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November 18th, 2018

Insight

Trump's accomplishments obscured by distractions

Cal Thomas

By Cal Thomas

Published Dec. 14, 2017

Side issues -- some of them created by the president himself -- have obscured the accomplishments of the Donald Trump administration during his first year in office.

The economy is the most obvious one. From anemic growth in the previous administration, it is now growing at around 3 percent, which economists say is ideal. The stock market continues to set records, fattening retirement portfolios.

Unemployment is at its lowest level since 2000. It is also at a 17-year low for African-Americans, and it has dropped for all other major racial and ethnic groups. The black community is unlikely to give the president much credit because of its addiction to the Democratic Party, even though that party has taken their votes for granted and done little for them.

The good economic news may be penetrating the largely negative media coverage. The Wall Street Journal reports: "Although President Donald Trump's overall approval ratings have dropped to the lowest point of his presidency, he is getting significantly higher marks in one important area: his handling of the economy."

During the campaign, candidate Trump promised to increase the number of manufacturing jobs. Critics said he couldn't do it because those jobs were gone forever. A White House statement claims that 159,000 manufacturing jobs have been created since the president took office. This contrasts with the final year of the Obama administration, when manufacturing jobs were being trimmed at an average of 1,000 per month, according to the statement.

The Treasury Department's Office of Tax Policy estimates that the administration's economic policies will increase tax revenue by $1.8 trillion over 10 years.

On his visits to China, Vietnam and South Korea, the president achieved trade deals worth more than $270 billion that will benefit American companies and their employees.

The "caliphate" in Iraq and Syria established by the Islamic State has been effectively destroyed, primarily because the president lifted rules of engagement and allowed the military to go after the terrorists as if this is a real war, which it is, and not a conflict where one side is burdened by rules and the other isn't.

Illegal immigration has declined substantially even before a wall is constructed.

The president is fulfilling other promises. He is populating the federal courts with judges who are subject to the constraints of the Constitution and don't have a history of legislating from the bench.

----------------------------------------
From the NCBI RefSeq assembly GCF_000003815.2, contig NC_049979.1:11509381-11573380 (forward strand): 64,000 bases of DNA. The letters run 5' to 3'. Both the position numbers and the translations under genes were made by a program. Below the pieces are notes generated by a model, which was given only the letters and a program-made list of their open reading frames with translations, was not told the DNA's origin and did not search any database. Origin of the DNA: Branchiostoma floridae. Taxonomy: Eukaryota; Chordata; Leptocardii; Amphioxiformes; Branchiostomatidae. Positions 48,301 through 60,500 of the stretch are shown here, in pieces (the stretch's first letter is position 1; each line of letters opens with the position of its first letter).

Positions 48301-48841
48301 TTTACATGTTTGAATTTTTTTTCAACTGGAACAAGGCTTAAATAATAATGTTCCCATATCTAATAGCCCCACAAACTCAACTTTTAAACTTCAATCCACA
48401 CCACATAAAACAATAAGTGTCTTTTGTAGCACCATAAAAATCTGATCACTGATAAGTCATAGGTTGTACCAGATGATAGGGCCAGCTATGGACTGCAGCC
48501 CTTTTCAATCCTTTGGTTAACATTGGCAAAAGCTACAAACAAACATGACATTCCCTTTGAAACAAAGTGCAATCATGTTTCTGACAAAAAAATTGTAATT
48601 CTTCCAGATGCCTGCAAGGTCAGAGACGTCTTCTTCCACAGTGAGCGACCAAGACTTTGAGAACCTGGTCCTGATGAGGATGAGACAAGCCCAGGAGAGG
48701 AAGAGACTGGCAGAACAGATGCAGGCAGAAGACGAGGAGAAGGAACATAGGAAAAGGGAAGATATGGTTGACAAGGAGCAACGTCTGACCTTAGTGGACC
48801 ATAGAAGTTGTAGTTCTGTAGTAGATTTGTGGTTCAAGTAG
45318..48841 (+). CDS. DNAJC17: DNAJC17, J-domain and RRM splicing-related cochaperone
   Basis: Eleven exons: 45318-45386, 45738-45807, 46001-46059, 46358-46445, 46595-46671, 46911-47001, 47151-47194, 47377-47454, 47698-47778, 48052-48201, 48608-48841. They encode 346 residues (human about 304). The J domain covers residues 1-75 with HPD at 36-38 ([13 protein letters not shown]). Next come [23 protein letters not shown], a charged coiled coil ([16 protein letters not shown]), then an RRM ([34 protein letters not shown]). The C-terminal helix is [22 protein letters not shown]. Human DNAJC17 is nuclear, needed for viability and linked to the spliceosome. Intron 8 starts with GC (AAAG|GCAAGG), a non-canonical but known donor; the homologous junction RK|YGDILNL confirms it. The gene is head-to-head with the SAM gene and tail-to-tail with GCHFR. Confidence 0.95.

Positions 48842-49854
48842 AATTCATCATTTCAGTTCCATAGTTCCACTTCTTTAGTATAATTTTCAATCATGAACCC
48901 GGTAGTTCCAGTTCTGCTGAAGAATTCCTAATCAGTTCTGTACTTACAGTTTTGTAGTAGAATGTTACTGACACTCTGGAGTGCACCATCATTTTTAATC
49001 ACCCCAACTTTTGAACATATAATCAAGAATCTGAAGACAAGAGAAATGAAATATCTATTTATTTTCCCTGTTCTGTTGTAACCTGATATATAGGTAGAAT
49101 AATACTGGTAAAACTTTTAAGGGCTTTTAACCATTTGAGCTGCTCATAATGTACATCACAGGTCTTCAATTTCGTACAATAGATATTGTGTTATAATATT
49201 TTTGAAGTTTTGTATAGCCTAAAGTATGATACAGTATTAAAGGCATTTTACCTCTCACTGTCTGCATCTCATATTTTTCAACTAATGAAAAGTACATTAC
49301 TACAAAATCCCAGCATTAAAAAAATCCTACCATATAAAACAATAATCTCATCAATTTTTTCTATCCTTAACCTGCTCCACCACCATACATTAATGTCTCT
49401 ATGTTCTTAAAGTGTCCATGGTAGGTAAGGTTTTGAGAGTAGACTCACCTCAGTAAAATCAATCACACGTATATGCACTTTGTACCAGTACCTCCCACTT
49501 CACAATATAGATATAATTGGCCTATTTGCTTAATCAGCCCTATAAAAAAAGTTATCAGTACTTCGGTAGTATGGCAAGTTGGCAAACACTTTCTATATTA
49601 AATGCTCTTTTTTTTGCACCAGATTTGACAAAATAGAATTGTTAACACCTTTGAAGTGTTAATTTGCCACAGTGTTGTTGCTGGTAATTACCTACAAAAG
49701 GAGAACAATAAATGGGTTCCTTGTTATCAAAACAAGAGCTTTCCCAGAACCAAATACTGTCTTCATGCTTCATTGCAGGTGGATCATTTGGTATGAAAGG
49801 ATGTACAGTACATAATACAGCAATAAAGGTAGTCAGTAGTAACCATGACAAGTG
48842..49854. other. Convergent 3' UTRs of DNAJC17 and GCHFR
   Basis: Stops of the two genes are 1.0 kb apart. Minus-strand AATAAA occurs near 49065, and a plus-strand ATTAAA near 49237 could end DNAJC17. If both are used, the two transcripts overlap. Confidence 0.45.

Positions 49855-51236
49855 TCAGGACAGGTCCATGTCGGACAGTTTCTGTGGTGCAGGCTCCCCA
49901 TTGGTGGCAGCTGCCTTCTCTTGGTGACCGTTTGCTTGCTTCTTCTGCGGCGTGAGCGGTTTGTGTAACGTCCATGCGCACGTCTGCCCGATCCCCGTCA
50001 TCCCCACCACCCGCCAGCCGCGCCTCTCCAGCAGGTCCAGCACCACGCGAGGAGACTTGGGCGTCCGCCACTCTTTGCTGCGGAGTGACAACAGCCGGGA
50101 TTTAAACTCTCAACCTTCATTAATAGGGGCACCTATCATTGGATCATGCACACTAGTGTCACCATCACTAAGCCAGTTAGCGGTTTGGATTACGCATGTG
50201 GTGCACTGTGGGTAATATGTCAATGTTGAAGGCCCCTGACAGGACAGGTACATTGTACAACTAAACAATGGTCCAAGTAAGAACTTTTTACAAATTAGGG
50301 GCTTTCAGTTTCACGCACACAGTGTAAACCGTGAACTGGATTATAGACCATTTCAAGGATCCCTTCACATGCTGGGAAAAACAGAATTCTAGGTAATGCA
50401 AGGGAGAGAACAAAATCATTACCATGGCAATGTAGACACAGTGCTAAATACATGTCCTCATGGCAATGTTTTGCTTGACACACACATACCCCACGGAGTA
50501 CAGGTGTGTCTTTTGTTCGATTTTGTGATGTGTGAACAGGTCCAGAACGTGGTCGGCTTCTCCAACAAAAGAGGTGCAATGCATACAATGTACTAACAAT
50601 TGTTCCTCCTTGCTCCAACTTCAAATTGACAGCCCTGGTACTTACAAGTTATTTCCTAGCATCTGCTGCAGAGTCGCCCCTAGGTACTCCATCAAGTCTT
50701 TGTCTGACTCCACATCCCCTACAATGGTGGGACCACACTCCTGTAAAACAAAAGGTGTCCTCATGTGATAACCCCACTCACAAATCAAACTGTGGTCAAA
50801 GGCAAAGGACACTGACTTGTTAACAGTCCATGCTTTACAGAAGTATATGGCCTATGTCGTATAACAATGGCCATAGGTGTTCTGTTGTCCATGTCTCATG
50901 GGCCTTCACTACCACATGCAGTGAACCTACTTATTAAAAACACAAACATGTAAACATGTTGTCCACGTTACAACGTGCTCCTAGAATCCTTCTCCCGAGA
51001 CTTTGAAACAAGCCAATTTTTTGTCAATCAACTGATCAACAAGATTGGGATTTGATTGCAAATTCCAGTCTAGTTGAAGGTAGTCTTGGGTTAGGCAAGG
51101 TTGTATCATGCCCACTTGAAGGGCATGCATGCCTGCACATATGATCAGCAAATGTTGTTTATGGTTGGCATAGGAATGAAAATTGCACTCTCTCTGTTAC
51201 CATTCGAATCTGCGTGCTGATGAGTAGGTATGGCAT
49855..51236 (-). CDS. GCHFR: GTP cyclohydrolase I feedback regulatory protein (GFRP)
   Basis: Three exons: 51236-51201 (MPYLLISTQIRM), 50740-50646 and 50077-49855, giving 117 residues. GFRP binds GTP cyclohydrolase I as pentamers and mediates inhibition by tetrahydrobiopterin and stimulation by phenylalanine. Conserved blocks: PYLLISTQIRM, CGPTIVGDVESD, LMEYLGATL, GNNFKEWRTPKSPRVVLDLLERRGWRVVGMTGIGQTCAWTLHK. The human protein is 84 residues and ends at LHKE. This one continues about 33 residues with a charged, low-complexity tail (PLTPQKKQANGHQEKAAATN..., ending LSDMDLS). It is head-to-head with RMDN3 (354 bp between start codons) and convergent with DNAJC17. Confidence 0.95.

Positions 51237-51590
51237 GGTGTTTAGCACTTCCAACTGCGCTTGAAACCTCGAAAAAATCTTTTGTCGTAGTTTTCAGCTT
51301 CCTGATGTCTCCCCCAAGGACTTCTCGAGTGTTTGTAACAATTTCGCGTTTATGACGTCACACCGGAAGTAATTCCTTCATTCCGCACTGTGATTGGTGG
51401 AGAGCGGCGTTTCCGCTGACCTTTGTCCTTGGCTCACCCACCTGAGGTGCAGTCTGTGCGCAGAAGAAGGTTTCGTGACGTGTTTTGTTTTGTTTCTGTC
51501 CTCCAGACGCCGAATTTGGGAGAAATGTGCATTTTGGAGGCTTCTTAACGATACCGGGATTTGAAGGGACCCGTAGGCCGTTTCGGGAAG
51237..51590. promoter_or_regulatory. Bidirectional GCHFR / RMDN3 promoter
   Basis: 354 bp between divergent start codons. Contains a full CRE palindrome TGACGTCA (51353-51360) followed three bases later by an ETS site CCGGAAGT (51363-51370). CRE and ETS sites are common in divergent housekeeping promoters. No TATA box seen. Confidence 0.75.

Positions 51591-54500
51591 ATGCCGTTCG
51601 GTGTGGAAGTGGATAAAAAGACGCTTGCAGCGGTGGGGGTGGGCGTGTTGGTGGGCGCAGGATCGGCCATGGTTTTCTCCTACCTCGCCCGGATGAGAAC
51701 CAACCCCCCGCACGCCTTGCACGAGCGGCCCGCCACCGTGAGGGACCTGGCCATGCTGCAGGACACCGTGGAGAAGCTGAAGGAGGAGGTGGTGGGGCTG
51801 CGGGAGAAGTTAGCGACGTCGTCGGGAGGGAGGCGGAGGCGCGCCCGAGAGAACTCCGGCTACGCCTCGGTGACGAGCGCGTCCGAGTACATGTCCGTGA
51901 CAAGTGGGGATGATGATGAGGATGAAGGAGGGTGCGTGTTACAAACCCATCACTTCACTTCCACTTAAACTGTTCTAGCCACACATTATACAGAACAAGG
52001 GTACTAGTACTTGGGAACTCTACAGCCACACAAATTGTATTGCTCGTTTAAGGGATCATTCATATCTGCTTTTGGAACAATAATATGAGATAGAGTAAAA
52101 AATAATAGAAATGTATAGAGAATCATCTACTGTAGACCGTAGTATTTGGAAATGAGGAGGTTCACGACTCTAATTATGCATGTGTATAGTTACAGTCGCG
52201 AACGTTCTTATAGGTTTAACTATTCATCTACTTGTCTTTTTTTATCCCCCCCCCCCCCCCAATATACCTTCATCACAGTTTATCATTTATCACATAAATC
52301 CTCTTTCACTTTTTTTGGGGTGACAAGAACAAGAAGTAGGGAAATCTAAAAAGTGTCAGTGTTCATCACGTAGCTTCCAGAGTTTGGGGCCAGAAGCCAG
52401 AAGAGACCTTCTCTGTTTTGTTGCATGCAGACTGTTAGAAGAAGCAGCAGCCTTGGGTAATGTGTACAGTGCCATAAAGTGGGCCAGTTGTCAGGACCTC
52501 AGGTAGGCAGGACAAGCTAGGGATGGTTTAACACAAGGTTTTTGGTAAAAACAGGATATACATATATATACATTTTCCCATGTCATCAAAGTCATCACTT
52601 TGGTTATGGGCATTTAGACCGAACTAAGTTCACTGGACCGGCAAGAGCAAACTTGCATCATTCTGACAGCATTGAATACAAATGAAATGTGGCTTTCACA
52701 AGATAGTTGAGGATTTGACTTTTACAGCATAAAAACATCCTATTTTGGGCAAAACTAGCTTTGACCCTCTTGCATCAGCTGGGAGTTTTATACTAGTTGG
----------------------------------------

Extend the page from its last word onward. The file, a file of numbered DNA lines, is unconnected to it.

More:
Unnecessary regulations on businesses imposed by the previous administration are being rolled back, which is helping to fuel the economic boom.

There is much more, but these accomplishments are being obscured by some of the president's own actions and rhetoric. He continues to bring up the 2016 election and remains critical of Hillary Clinton. It is unnecessary. Instead, he should be touting the tangible and verifiable successes his administration is producing.


Next year the administration plans to tackle welfare reform and finalize a plan on immigration that includes a decision on what to do about the "dreamers," children of illegal immigrants who were brought to America at a young age, and chain migration.

Another priority in the new year should be the liberation of poor and minority children from failing public schools. Trump promised to do this during his campaign. Secretary of Education Betsy DeVos has been a champion of school choice, and she, along with the president, should begin a show-and-tell series of events that feature children who were learning nothing in their former schools and are now in private or charter public schools where they are getting a real education and feel safe.

The president is starting to get credit on the economy. He will earn more if he exercises self-discipline, controls the content of his tweets and adopts an optimistic message while toning down -- way down -- the anger and the criticism of others.

The Democrats are offering nothing. A Washington Post headline from earlier this week read: "Despite recent wins, Democrats remain divided about what they stand for."

It's a great opportunity for the president and the Republican Party to remind voters not only what they stand for (if they know), but what they are accomplishing.

Cal Thomas, America's most-syndicated columnist, is the author of 10 books.

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